Many in Ohio are actively pushing for legalized recreational marijuana on the 2016 Presidential election cycle ballot. Two groups, ResponsibleOhio and Better for Ohio are the recognized heads of the push. Last week, one of them – ResponsibleOhio – got local labor unions to leap onto the legal weed wagon. The Ohio Labor Union represents such large brands in the area as Kroger and CVS.
Surprisingly, (or not) Better for Ohio and recreational marijuana opponents both are not pleased with the recent support. Here’s why:
It’s a Trap
According to High Times Magazine, “ResponsibleOhio, the organization currently collecting signatures to get their initiative to legalize marijuana on the ballot in the next presidential election, earned the support of the three largest labor unions in the state.”
These labor unions include Locals 75, 880, and 1039, which hold substantial weight in the city-wide politics of Cincinnati, Dayton, Toledo, Cleveland, and Columbus. Clearly a vast majority of the state’s population’s law are directly affected by these Locals factions.
This all sounds great for recreational marijuana proponents, but like many laws passed, there’s a catch. The seemingly pro-recreational cannabis group is actually comprised of wealthy investors looking to profit from the sales of recreational cannabis by creating a monopoly over the state’s grow facilities.
Apparently, these investors own 10 grow sites in the Ohio area, and only wish to allow for these 10 sites to produce recreational marijuana. Completely eliminating free market trade.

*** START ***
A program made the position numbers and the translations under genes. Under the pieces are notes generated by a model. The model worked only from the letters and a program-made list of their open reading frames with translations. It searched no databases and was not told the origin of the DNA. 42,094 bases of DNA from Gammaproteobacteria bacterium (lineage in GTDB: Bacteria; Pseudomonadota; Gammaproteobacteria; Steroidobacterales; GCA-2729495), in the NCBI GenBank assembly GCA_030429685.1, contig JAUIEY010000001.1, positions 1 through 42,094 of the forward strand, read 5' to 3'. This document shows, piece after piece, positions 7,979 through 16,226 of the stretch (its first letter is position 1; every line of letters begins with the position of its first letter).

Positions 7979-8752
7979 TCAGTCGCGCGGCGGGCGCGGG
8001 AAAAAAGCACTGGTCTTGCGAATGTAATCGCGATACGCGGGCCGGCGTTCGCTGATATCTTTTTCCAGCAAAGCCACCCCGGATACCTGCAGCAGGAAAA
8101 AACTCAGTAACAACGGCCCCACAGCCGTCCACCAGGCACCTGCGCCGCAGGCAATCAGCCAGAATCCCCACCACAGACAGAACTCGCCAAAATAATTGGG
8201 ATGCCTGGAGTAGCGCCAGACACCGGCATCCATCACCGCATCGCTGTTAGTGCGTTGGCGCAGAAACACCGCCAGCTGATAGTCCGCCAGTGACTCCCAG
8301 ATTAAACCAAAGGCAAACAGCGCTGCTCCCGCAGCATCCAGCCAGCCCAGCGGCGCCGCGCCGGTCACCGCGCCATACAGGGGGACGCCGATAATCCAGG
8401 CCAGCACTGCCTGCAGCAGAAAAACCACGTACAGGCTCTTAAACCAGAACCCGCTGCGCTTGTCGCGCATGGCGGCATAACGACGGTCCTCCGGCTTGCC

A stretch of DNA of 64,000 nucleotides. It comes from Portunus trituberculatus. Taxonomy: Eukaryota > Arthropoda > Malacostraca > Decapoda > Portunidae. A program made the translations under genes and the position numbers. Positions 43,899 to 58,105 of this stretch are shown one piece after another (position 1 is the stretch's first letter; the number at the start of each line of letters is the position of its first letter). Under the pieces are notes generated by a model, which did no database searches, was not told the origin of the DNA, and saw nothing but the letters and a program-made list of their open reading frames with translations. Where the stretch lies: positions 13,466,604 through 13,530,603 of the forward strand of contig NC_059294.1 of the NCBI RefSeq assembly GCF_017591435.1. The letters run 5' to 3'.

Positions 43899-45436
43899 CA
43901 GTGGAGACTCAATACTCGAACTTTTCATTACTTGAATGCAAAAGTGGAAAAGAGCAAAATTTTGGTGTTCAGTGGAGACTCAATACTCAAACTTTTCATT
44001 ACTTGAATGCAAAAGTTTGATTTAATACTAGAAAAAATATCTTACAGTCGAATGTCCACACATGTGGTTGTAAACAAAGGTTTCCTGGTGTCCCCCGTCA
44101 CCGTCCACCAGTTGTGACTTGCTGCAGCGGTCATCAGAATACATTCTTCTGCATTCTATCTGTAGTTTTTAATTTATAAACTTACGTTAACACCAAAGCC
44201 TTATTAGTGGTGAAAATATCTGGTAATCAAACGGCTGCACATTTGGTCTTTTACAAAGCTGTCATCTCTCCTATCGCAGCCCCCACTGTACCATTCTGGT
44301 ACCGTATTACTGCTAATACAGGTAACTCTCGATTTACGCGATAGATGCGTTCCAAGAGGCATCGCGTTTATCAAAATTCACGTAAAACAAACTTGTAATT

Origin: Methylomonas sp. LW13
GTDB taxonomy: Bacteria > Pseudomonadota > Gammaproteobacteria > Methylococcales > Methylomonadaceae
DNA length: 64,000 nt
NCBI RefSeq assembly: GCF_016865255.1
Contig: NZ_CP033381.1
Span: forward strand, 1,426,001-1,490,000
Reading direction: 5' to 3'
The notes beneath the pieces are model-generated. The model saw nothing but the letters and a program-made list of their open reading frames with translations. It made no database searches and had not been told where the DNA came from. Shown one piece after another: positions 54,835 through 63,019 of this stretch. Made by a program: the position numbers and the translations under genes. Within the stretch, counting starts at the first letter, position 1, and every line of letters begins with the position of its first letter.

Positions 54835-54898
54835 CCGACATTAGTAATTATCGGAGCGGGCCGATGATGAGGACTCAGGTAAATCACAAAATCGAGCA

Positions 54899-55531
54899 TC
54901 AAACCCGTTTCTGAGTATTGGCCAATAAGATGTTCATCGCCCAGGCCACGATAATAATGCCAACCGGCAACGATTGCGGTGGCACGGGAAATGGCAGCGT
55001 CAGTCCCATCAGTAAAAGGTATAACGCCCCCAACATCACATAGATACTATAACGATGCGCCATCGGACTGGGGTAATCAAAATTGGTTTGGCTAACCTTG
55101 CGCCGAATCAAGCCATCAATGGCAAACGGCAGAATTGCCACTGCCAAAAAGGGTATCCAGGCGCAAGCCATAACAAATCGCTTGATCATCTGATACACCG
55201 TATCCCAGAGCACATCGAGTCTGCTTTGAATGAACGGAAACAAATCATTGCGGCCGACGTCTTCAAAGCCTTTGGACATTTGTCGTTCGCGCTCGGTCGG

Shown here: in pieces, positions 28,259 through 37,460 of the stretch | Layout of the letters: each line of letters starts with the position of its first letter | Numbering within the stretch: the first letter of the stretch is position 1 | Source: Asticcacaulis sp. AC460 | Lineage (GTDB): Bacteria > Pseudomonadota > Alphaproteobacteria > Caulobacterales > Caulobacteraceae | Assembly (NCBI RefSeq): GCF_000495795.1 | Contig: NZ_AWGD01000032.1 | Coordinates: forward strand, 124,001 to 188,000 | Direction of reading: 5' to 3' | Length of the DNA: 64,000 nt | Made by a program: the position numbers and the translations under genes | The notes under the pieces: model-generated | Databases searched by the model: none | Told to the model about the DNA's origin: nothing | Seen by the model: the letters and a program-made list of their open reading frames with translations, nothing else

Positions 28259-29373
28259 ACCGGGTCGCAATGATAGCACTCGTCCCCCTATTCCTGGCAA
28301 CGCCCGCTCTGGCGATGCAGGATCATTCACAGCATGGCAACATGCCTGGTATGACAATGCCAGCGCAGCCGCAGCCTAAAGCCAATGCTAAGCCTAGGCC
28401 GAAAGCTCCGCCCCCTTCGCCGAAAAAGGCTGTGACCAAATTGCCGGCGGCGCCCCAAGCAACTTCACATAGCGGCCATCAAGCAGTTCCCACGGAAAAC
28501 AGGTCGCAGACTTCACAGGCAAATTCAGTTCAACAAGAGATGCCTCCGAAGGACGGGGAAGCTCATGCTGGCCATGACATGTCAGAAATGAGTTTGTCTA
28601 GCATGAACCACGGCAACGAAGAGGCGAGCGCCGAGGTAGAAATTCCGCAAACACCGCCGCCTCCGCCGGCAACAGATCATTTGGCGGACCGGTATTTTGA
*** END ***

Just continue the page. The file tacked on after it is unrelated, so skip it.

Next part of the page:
This is the reason Better for Ohio, which has had a recent proposal rejected by the Attorney General Mike DeWine just this week, considers ResponsibleOhio a negative avenue for recreational marijuana in Ohio’s future.
Better for Ohio’s recently rejected proposal allowed for over 40 grow sites in Ohio, re-allowing for free market among potential investors.
A New Hope
Despite their disagreement, there is a measure in the works that would be created collaboratively by both ResponsibleOhio and Better for Ohio.
If the two factions can come to an agreement, it’s likely Ohioans would see a recreational marijuana bill to vote upon in 2016. And if the large numbers of union workers followed their union’s guidance on the matter, most likely vote it into fruition.
Either way, the inclusion of such substantial unions in conjunction with a free market recreational cannabis industry would do well to prove the recreational cannabis industry can thrive in ‘the Bible belt’ of the United States.